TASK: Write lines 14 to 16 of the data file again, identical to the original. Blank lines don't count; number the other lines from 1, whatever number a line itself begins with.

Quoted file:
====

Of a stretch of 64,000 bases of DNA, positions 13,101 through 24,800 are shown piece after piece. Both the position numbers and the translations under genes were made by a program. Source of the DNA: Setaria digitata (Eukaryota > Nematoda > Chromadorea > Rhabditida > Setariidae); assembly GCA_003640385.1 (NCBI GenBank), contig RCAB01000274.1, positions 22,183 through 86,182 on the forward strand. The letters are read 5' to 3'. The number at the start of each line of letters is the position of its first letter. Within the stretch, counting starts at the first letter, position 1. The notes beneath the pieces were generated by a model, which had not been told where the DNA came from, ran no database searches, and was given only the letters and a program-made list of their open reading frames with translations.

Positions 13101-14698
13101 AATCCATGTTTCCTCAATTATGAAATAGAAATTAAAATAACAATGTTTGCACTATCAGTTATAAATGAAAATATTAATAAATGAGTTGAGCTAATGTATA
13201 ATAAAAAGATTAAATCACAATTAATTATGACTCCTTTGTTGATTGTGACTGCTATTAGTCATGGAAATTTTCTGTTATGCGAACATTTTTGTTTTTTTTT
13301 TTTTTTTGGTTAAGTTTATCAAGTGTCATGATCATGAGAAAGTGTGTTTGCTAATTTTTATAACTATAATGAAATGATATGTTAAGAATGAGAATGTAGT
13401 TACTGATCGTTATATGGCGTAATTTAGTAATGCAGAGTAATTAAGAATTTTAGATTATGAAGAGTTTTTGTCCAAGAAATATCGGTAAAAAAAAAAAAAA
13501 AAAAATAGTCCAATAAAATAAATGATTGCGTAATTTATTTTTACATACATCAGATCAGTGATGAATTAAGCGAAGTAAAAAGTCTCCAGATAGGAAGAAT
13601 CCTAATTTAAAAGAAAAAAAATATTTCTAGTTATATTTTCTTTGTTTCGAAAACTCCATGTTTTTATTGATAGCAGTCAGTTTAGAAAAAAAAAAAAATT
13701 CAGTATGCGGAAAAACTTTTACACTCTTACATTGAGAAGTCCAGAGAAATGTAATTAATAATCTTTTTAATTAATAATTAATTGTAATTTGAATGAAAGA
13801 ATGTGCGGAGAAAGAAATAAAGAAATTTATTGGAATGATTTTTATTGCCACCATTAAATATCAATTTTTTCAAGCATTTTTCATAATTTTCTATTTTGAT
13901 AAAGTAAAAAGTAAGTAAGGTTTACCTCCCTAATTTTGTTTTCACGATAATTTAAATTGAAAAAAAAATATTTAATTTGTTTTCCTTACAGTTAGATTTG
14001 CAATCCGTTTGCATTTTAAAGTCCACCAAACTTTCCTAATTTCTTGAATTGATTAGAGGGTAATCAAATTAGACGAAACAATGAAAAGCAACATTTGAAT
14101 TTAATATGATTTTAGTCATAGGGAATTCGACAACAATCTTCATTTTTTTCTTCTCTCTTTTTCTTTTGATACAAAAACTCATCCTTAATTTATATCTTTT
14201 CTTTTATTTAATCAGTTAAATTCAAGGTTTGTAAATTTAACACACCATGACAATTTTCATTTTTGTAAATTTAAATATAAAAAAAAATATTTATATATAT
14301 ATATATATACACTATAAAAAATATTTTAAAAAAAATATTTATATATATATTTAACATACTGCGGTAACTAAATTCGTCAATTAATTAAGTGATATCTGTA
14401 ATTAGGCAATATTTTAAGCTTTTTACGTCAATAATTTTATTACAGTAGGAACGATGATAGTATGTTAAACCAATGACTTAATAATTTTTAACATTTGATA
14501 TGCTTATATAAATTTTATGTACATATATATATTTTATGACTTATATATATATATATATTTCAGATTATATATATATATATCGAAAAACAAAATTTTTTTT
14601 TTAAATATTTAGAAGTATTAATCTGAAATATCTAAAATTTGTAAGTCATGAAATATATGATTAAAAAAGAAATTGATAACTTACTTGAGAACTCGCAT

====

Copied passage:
14201 CTTTTATTTAATCAGTTAAATTCAAGGTTTGTAAATTTAACACACCATGACAATTTTCATTTTTGTAAATTTAAATATAAAAAAAAATATTTATATATAT
14301 ATATATATACACTATAAAAAATATTTTAAAAAAAATATTTATATATATATTTAACATACTGCGGTAACTAAATTCGTCAATTAATTAAGTGATATCTGTA
14401 ATTAGGCAATATTTTAAGCTTTTTACGTCAATAATTTTATTACAGTAGGAACGATGATAGTATGTTAAACCAATGACTTAATAATTTTTAACATTTGATA